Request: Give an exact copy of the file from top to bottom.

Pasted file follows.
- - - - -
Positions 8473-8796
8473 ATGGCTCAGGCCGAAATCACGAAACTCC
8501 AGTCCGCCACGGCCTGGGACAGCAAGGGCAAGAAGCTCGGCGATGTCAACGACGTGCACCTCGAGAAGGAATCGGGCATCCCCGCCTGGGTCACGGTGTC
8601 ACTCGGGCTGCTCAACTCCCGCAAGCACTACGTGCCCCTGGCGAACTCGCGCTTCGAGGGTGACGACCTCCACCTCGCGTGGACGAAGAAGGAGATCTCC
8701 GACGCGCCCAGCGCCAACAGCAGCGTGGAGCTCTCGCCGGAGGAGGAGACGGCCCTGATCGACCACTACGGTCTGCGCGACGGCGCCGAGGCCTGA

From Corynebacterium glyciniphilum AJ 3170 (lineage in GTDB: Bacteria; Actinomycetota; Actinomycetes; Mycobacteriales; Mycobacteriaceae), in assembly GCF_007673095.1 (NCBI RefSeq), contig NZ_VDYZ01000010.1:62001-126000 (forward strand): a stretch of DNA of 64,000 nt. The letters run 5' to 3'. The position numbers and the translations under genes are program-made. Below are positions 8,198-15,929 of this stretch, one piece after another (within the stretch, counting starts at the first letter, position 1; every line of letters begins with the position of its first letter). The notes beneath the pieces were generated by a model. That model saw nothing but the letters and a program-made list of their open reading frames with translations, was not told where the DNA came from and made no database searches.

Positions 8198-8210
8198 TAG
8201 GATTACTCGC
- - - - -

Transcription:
Positions 8473-8796
8473 ATGGCTCAGGCCGAAATCACGAAACTCC
8501 AGTCCGCCACGGCCTGGGACAGCAAGGGCAAGAAGCTCGGCGATGTCAACGACGTGCACCTCGAGAAGGAATCGGGCATCCCCGCCTGGGTCACGGTGTC
8601 ACTCGGGCTGCTCAACTCCCGCAAGCACTACGTGCCCCTGGCGAACTCGCGCTTCGAGGGTGACGACCTCCACCTCGCGTGGACGAAGAAGGAGATCTCC
8701 GACGCGCCCAGCGCCAACAGCAGCGTGGAGCTCTCGCCGGAGGAGGAGACGGCCCTGATCGACCACTACGGTCTGCGCGACGGCGCCGAGGCCTGA

From Corynebacterium glyciniphilum AJ 3170 (lineage in GTDB: Bacteria; Actinomycetota; Actinomycetes; Mycobacteriales; Mycobacteriaceae), in assembly GCF_007673095.1 (NCBI RefSeq), contig NZ_VDYZ01000010.1:62001-126000 (forward strand): a stretch of DNA of 64,000 nt. The letters run 5' to 3'. The position numbers and the translations under genes are program-made. Below are positions 8,198-15,929 of this stretch, one piece after another (within the stretch, counting starts at the first letter, position 1; every line of letters begins with the position of its first letter). The notes beneath the pieces were generated by a model. That model saw nothing but the letters and a program-made list of their open reading frames with translations, was not told where the DNA came from and made no database searches.

Positions 8198-8210
8198 TAG
8201 GATTACTCGC